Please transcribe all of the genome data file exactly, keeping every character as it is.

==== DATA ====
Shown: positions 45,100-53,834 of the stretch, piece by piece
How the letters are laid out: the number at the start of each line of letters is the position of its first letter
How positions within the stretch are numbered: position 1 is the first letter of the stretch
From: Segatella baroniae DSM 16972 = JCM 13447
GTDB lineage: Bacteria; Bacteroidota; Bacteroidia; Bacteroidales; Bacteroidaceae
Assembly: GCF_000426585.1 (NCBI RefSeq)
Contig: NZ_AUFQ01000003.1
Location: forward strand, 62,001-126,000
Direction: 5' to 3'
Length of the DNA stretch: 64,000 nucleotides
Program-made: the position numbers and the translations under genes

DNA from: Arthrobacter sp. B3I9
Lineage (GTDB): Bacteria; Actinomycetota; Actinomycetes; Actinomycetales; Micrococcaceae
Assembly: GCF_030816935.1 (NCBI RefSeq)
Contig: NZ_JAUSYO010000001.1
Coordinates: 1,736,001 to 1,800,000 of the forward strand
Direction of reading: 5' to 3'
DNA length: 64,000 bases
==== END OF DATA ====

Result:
Shown: positions 45,100-53,834 of the stretch, piece by piece
How the letters are laid out: the number at the start of each line of letters is the position of its first letter
How positions within the stretch are numbered: position 1 is the first letter of the stretch
From: Segatella baroniae DSM 16972 = JCM 13447
GTDB lineage: Bacteria; Bacteroidota; Bacteroidia; Bacteroidales; Bacteroidaceae
Assembly: GCF_000426585.1 (NCBI RefSeq)
Contig: NZ_AUFQ01000003.1
Location: forward strand, 62,001-126,000
Direction: 5' to 3'
Length of the DNA stretch: 64,000 nucleotides
Program-made: the position numbers and the translations under genes

DNA from: Arthrobacter sp. B3I9
Lineage (GTDB): Bacteria; Actinomycetota; Actinomycetes; Actinomycetales; Micrococcaceae
Assembly: GCF_030816935.1 (NCBI RefSeq)
Contig: NZ_JAUSYO010000001.1
Coordinates: 1,736,001 to 1,800,000 of the forward strand
Direction of reading: 5' to 3'
DNA length: 64,000 bases